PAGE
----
While I still feel that Dr. Alan Grant remains a visionary in the world of paleontology, the notion that birds are descended from dinosaurs has become old news to most of us. What remains a relatively new idea to plenty of us is that some of those dinosaur ancestors already had feathers before they became the birds we see today. It has been relatively unclear what these early feathers would have looked like, but recent studies have suggested that from the very beginning, they may have been just as bright an colorful as those belonging to their modern descendants.
Researchers came to this conclusion after looking at melanosomes of feathers. Melanosomes are organelles which contain a common light absorbing pigment called melanin. It is the shape of these melanosomes that determines the color of a feather. What they found was that about 150 million years ago, there was a sudden increase in diversity of melanomes, and thus a greater diversity of feather color. This time period is important, because this is about the same time that truly bird-like feathers (barbs branching off from a single shaft) first arose in dinosaurs at all. What this means is that the feathered forefathers of modern birds – a lineage called Maniraptora – may have had all of the bright coloration that birds have today, and yes, that includes Toucan Sam.
Alvarezaurus was an early member of the Maniraptora lineage. (Wikipedia)
The melanomes found in the study are those which account for the black, brown, and gray pigments which can create an iridescent effect on the surface of a feather. “These are the pigments that would make feathers look iridescent, or glossy,” said the study’s co-author Julia Clarke of the University of Texas at Austin. This means that Maniraptora 150 million years ago may have had some of the shimmery qualities of hummingbirds, birds of paradise, or The Crow (1994).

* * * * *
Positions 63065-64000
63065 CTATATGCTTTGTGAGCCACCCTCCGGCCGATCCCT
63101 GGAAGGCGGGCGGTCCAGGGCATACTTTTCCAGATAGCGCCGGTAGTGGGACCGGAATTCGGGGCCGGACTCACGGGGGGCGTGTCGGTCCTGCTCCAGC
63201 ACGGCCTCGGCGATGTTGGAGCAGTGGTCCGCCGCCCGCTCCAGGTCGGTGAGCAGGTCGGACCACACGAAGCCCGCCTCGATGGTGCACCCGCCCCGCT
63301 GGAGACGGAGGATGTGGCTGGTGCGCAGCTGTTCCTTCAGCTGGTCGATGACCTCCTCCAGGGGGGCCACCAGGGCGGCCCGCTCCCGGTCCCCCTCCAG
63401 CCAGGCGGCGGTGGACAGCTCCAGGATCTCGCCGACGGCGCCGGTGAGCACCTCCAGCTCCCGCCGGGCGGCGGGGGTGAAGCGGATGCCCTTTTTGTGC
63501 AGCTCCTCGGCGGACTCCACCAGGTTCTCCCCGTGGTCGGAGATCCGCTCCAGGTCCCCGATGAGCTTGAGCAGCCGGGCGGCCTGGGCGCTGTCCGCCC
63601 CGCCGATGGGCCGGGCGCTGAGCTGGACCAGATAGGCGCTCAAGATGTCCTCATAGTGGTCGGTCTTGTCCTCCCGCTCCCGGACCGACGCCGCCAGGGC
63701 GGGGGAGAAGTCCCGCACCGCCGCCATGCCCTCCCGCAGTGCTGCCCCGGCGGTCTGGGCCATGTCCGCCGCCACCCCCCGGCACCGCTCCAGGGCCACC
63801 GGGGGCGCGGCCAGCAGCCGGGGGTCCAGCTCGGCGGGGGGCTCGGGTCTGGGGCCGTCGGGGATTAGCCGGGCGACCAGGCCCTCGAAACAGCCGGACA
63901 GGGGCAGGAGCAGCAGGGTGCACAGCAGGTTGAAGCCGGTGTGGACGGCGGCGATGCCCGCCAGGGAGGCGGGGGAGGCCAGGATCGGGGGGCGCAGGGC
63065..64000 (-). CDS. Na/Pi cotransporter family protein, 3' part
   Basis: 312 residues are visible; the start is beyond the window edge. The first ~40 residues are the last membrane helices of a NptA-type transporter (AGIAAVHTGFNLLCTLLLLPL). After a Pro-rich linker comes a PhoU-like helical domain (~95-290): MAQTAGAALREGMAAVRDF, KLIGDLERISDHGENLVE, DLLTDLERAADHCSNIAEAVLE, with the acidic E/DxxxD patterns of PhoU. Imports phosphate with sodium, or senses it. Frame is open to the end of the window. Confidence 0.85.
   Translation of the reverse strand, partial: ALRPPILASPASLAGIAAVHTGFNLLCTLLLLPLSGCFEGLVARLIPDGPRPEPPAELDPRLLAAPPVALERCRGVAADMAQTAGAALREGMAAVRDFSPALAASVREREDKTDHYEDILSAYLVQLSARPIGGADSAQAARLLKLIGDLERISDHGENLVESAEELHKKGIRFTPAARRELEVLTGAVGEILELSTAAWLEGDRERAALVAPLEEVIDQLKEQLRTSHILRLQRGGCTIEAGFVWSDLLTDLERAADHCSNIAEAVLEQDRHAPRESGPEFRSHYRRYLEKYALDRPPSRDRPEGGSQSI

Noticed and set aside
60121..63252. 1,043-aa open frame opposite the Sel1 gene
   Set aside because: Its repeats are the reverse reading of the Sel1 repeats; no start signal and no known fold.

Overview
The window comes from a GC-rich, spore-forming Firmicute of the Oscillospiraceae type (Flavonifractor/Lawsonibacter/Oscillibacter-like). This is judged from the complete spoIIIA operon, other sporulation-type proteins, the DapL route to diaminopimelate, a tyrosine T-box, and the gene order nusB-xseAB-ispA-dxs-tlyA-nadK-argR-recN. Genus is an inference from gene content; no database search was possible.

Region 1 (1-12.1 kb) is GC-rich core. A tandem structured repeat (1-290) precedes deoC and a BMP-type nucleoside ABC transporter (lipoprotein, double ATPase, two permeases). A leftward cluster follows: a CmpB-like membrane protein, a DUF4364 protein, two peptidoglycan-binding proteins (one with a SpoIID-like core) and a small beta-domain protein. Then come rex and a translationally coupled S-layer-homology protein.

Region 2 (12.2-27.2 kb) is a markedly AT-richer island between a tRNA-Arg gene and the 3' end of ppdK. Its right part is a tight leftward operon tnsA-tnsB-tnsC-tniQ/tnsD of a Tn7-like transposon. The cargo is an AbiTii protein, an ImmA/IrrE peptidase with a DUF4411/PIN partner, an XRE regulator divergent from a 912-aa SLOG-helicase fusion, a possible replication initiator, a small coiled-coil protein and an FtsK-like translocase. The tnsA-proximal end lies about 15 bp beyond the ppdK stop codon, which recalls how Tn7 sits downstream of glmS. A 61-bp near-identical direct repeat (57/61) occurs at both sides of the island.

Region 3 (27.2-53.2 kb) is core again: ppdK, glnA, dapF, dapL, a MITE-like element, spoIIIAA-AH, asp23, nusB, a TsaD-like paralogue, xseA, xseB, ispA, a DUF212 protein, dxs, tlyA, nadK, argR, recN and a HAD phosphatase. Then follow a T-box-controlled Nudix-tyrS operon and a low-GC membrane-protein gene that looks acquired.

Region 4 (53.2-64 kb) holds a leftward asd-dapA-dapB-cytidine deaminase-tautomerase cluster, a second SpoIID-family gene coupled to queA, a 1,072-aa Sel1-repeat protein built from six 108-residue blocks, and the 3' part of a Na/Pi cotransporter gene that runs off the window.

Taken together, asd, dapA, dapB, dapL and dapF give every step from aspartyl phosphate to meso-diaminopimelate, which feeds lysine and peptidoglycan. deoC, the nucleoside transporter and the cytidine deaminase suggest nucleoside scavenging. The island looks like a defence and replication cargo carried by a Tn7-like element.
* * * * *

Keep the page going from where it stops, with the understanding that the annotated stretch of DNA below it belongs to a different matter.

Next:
The early ancestors of birds had the proper building blocks for iridescence, meaning they could have shown of glossiness found in modern birds like the violet bellied humming bird. (Adam Riley / Rockjumper Birding Tours)
While the reason behind why this melanin spread so quickly remains something of a mystery, there is one theory that is favored by the researchers. Because many of the genes involved in melanin coloration production are also associated with more vital systems like food intake and defense, researchers have theorized that this sudden color explosion may be linked to changes in these animals’ diets and/or metabolism. Studying this potential link could give scientists clues as to what was happening in the bodies Maniraptora as they were evolving into birds, and why it was happening so fast.
The original study is published in the Feb. 13 edition of Nature and the Spring 2014 issue of Ranger Rick.